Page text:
Friday, May 2, 2014

Homestead Research - How to Worm Rabbits


There is some debate as to whether it is necessary to worm rabbits at all.  Some keep their rabbits in pens or cages on the ground, or hutches off the ground.  Some NEVER give their rabbits wild greens from their property for eating, and some do.  Some have raised their rabbits from birth from their stalwart and well known adult rabbits over the years, while some have just purchased rabbits from sources unknown.

Having seen a bot fly larva with my very own eyes.... I felt that regardless of the housing, raising and care I give them, that I MUST worm my animals.  (If you are brave, you should go Google that.  Nasty, horrifying creature from hell.)

The most commonly used methods of worming are described in this article, listing the medications and dosages that would be needed to safely worm your rabbits.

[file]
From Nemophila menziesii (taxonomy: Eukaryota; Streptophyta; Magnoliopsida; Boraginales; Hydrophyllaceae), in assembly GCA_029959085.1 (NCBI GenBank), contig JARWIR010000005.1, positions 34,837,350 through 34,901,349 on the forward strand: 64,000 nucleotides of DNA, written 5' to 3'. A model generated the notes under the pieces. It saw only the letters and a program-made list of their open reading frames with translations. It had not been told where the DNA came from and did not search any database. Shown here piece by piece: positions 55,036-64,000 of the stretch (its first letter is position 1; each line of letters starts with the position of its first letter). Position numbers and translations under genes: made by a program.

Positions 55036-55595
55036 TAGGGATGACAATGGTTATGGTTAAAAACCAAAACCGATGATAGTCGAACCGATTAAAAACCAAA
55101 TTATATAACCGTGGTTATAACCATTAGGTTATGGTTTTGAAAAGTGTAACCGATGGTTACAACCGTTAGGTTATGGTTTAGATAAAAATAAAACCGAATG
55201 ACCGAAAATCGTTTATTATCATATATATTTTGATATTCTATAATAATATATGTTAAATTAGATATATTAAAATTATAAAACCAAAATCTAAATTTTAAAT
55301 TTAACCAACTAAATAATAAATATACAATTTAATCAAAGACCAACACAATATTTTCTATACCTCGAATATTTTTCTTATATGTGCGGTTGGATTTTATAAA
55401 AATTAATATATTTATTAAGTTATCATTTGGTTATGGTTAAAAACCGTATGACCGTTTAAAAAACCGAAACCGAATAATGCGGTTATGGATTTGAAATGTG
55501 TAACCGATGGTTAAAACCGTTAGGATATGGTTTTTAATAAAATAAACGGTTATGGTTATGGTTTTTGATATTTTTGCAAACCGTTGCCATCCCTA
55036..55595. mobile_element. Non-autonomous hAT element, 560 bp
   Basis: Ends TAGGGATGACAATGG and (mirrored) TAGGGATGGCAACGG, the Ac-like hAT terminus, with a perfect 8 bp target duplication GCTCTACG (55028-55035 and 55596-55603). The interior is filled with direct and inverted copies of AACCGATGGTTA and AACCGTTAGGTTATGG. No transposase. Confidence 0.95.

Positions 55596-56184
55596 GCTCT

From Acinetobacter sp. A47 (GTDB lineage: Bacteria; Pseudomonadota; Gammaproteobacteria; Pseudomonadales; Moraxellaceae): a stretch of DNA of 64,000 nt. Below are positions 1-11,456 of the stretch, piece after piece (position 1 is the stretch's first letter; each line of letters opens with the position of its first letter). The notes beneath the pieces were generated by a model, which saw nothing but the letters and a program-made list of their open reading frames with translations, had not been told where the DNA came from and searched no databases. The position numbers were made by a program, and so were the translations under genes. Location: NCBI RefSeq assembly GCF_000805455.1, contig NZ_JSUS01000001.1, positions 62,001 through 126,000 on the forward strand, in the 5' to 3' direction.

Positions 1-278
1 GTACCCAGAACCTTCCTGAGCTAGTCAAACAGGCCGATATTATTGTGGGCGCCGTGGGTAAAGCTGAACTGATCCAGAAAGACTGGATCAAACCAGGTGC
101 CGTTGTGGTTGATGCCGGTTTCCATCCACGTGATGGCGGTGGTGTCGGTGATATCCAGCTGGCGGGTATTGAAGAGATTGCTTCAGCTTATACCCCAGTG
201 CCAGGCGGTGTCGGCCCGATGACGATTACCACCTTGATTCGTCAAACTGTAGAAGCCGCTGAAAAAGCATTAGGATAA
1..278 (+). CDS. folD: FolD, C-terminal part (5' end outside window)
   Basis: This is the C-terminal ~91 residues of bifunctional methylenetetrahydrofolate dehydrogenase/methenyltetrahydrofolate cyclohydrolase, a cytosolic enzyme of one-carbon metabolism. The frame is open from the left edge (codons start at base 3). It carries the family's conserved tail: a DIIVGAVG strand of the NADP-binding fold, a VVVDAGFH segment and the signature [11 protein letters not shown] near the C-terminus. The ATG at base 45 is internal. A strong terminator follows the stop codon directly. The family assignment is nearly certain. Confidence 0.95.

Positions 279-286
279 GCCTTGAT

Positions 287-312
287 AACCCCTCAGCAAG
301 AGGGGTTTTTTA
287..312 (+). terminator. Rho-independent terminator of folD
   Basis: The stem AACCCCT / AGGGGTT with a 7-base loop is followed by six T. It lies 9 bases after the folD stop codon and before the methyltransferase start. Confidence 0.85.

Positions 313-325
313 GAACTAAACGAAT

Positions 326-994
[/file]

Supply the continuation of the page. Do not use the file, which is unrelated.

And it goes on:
INORGANIC METHODS AND HOW TO
Ivormectin, Piperazine, Sulfamethazine
http://www.fuzzylop.com/4_ivomec_wormers.htm


But as I, apparently, have a hippy streak, I mean 'holistic approach', I continued my search for organic methods to worm my rabbits.

ORGANIC METHODS
Pumpkin Seed, Diatomaceous Earth
http://www.homesteadingtoday.com/livestock-forums/rabbits/324540-minced-garlic-wormer-ok.html

Diatomaceus Earth
http://www.earthworkshealth.com/pets-animals.php

Grapefruit Seed Extract
http://riseandshinerabbitry.com/2012/06/09/medicinal-herbs-for-rabbits/


So here is a run down of my favorite methods that I will using.  I won't have pumpkin seed until this fall, so for my initial worming this spring I will be using Diatomaceous Earth.

HOW TO USE ORGANIC METHODS
Pumpkin Seeds
1 handful a day for 2 weeks, twice a year

Diatomaceous Earth
1/4th-1tsp per day in food, for 1 month, twice a year
sprinkled around cage and hutch

Grapefruit Seed Extract
5-10 drops per gallon of water for 2 weeks, twice a year


WARNING:  Unlike in the organic treatment of worms and diseases in OTHER animals, you CANNOT use Cayenne or Garlic for rabbits.

Cayenne is a deterrent for rabbits and they will refuse to eat it or go near it.
AND
GARLIC IS POISONOUS TO RABBITS.  (There is some debate as some claimed that rabbits have been seen eating wild garlic, but until I KNOW for sure, I wouldn't risk it.)

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